A detailed report from the Organisation for Economic Co-operation & Development (OECD) has cited the US Federal Trade Commission claiming counterfeiting costs the global automotive parts industry $12 billion a year.
It also cited analysis that counterfeiting-related annual losses incurred by the Japanese machinery industry (including motor vehicle manufacturers) in Asia approach $7.5 billion.
In a survey by OECD researchers, a major car manufacturer claims that already 5% of all spare parts sold in the European Union are fakes, with up to 30% of all parts sold in some Middle Eastern and Asian markets – the bulk being manufactured in China.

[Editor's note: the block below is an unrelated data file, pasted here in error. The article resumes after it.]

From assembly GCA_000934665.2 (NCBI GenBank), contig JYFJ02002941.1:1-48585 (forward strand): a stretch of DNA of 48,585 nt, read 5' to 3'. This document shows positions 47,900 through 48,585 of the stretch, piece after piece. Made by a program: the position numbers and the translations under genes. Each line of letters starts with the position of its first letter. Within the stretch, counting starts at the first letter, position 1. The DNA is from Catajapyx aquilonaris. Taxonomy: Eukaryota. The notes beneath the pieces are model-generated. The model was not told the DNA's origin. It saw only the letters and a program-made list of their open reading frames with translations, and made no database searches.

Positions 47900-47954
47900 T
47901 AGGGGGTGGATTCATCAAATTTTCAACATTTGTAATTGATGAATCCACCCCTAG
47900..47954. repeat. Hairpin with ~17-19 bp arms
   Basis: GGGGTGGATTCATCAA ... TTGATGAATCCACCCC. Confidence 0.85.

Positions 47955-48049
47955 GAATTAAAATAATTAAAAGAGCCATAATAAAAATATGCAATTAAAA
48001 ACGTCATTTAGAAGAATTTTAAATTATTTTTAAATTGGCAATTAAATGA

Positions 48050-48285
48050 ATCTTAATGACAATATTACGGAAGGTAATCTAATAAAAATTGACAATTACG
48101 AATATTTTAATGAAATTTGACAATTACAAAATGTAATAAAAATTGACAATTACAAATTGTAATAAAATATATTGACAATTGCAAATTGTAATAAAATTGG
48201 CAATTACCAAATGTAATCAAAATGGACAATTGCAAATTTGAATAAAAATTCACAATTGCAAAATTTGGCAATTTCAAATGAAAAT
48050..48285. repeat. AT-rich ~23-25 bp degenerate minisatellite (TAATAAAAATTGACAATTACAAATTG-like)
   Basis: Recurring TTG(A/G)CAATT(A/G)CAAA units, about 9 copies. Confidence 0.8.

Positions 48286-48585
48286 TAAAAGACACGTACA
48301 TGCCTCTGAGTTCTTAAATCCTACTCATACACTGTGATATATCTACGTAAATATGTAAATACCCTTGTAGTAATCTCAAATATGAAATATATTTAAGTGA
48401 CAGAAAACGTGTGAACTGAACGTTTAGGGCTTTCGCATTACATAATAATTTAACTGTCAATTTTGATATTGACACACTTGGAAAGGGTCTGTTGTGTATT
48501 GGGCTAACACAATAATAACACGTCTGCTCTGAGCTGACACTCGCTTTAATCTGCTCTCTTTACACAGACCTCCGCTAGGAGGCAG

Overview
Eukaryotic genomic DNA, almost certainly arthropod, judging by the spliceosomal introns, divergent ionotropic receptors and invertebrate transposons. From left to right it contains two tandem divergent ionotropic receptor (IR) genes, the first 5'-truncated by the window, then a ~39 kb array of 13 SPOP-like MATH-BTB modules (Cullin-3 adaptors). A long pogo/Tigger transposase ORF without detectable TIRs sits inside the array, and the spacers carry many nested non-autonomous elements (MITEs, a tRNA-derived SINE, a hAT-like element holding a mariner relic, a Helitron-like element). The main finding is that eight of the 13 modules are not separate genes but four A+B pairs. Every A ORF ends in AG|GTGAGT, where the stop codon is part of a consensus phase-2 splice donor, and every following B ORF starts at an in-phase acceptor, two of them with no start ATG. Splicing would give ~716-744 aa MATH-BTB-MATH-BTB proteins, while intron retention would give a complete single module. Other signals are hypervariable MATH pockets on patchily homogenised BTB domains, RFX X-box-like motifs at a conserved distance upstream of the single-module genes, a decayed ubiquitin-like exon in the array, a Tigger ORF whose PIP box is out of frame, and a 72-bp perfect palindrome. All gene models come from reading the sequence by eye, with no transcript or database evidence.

However, with the use of independent repair and service outlets likely to grow in the EU as a result of changes to the block exemption regulations and European Commission forcing manufact-urers to release technical information, the likelihood of fake spares being used in Europe will probably grow.
According to the OECD, thousands of mainly small repair firms “are amenable to using non-genuine parts if these are cheaper and thought to be reasonable substitutes”.
It said the vehicle aftermarket often sees parts “purchased on the basis of an acceptable visual similarity between the copies and the originals, rather than on comparisons of their technical performance”.
As for the risks, the OECD said: “The use of fake brake pads, hydraulic hoses, engine and chassis parts, suspension and steering components and airbag mechanisms could seriously impair the safety of vehicles.”